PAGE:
The various aspects, features and advantages of the disclosure will become more fully apparent to those having ordinary skill in the art upon careful consideration of the following Detailed Description thereof with the accompanying drawings described below.

BRIEF DESCRIPTION OF THE DRAWINGS

FIG. 1 is an exemplary packet data wireless communications network.

FIG. 2 is an exemplary process for attaching to a packet data network.

FIG. 3 is an exemplary process for attaching a subscriber device having an invalid subscriber identity to a packet data network.

FIG. 4 is another exemplary process for attaching a subscriber device having an invalid subscriber identity to a packet data network.

FIG. 5 is an exemplary packet data network attach request message.

FIG. 6 is an exemplary signaling diagram for communicating with the network without first sending an attach request.

FIG. 7 is another exemplary signaling diagram for communicating with the network without first sending an attach request.

DETAILED DESCRIPTION

The disclosure pertains generally to methods and apparatuses for enabling subscriber devices, for example, cellular radio handsets, personal digital assistants (PDAs), wireless enabled computers, among other wireless communications devices, to connect or attach to packet data communications networks for limited purposes under circumstances where access would otherwise be prohibited or denied by the network.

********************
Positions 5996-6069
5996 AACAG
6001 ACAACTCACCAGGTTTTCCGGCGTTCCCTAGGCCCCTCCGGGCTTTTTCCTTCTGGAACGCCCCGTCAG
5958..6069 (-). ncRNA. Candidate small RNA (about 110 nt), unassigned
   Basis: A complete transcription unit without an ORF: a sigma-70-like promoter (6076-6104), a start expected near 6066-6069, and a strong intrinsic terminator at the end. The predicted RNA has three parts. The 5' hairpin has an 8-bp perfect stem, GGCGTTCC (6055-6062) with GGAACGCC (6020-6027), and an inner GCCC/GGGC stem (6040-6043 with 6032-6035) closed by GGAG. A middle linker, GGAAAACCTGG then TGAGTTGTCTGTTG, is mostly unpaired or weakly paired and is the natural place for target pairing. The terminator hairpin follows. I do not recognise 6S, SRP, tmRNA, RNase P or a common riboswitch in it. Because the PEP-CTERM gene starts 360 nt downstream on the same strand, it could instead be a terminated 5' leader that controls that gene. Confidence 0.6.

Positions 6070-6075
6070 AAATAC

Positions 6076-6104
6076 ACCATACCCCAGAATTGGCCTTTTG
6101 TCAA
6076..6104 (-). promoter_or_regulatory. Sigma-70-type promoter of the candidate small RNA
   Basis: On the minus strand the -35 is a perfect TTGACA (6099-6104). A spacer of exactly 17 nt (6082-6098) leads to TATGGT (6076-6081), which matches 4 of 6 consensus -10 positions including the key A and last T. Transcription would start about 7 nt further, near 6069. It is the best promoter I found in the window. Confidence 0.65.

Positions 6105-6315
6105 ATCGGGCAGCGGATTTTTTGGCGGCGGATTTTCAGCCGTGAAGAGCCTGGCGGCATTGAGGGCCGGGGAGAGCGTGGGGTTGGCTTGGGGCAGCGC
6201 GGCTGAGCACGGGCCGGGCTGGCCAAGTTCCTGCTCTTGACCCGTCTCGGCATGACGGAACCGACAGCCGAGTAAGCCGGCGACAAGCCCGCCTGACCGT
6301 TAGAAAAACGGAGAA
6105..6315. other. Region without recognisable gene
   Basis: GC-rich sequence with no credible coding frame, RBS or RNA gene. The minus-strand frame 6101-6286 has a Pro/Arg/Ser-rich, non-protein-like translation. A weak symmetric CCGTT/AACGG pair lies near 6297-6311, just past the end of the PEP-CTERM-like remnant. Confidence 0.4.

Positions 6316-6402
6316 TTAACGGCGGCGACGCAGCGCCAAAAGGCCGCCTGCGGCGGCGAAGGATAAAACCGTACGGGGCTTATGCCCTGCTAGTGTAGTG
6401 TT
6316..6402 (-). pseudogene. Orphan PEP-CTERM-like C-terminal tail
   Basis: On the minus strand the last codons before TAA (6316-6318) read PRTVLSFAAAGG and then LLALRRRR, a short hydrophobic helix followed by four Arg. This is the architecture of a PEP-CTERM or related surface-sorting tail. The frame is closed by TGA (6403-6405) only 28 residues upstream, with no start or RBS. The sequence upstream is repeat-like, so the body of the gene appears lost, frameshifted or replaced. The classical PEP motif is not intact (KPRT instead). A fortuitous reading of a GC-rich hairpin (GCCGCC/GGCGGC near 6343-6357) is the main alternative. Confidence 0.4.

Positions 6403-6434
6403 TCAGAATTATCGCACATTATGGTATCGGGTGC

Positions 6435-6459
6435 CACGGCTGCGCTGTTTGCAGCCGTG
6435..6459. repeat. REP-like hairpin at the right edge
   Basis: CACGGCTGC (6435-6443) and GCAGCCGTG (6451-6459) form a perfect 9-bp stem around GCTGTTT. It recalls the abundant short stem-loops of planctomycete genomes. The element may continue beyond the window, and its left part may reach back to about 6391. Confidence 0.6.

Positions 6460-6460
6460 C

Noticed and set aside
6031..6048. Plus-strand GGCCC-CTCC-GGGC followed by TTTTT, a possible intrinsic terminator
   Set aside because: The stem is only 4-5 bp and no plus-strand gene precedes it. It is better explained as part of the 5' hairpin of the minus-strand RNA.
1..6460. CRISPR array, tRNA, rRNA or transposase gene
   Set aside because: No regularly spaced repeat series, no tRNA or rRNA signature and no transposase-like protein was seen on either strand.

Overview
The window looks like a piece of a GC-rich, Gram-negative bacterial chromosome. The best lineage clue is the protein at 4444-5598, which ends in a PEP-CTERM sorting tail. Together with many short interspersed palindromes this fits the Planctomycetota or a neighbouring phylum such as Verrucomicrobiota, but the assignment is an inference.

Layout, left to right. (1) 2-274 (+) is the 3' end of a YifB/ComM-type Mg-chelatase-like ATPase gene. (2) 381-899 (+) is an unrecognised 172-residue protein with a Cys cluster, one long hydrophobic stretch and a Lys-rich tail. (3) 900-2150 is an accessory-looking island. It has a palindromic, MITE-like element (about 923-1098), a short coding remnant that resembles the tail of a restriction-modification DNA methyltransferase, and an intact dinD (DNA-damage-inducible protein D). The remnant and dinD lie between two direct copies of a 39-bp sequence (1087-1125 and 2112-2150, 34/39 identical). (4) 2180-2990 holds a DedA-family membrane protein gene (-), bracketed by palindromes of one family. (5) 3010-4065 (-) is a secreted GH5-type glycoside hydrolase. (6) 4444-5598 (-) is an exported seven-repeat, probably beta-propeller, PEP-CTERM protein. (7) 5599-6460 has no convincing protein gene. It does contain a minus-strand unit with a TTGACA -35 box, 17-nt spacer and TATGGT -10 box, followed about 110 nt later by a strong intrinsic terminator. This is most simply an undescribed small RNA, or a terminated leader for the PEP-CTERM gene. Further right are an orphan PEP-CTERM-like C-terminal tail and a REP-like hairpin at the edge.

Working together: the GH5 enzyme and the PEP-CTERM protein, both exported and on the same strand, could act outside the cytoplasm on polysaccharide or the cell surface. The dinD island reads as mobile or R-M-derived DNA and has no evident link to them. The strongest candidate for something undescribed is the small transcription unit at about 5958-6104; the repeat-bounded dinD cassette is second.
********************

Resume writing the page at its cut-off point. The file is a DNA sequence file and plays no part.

In one application, a subscriber device having an invalid subscriber identity is permitted to connect to the network for the limited purpose of conducting emergency sessions, for example, for making E-911 calls to emergency operators in the United States or for making similar emergency calls in other countries. In other embodiments, the subscriber device may be granted access to the communications network for limited purposes other than for urgent emergency sessions. For example, the limited attachment seeking non-emergency public services from governmental agencies, for example, for making “311” calls, which are of lesser urgency than 911 calls in some cities in the United States. In other embodiments, the limited access granted by the communications networks may be motivated by commercial incentives, for example, incentives offered by wireless carriers to increase market share, rather than by public policy.

The disclosure is applicable generally to combined circuit-switched and packet data domains and to packet data only domains. In one exemplary embodiment, the packet data network is a General Packet Radio Service (GPRS) data network, as discussed more fully below. In another embodiment, the packet data domain is a voice-over-IP packet data network. In another embodiment, the packet data domain is a 1 packet data network. In other embodiments, the packet data domain is a future generation packet data network.